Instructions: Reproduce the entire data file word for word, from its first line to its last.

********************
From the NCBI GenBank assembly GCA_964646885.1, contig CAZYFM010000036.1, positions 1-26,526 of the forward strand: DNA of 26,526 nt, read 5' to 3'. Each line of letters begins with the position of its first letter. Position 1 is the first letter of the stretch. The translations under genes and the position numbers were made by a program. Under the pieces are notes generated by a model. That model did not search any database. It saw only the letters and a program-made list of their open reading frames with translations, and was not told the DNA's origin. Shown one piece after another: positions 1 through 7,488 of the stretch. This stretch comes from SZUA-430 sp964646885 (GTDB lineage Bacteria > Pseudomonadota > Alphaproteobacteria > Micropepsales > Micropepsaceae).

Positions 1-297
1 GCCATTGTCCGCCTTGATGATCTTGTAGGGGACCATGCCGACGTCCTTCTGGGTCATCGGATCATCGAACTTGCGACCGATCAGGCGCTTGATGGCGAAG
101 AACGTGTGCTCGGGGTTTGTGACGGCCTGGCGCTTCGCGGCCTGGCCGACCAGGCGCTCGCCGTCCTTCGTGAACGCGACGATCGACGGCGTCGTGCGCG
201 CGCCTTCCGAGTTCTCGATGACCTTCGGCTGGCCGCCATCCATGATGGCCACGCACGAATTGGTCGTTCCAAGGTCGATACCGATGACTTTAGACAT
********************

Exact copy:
From the NCBI GenBank assembly GCA_964646885.1, contig CAZYFM010000036.1, positions 1-26,526 of the forward strand: DNA of 26,526 nt, read 5' to 3'. Each line of letters begins with the position of its first letter. Position 1 is the first letter of the stretch. The translations under genes and the position numbers were made by a program. Under the pieces are notes generated by a model. That model did not search any database. It saw only the letters and a program-made list of their open reading frames with translations, and was not told the DNA's origin. Shown one piece after another: positions 1 through 7,488 of the stretch. This stretch comes from SZUA-430 sp964646885 (GTDB lineage Bacteria > Pseudomonadota > Alphaproteobacteria > Micropepsales > Micropepsaceae).

Positions 1-297
1 GCCATTGTCCGCCTTGATGATCTTGTAGGGGACCATGCCGACGTCCTTCTGGGTCATCGGATCATCGAACTTGCGACCGATCAGGCGCTTGATGGCGAAG
101 AACGTGTGCTCGGGGTTTGTGACGGCCTGGCGCTTCGCGGCCTGGCCGACCAGGCGCTCGCCGTCCTTCGTGAACGCGACGATCGACGGCGTCGTGCGCG
201 CGCCTTCCGAGTTCTCGATGACCTTCGGCTGGCCGCCATCCATGATGGCCACGCACGAATTGGTCGTTCCAAGGTCGATACCGATGACTTTAGACAT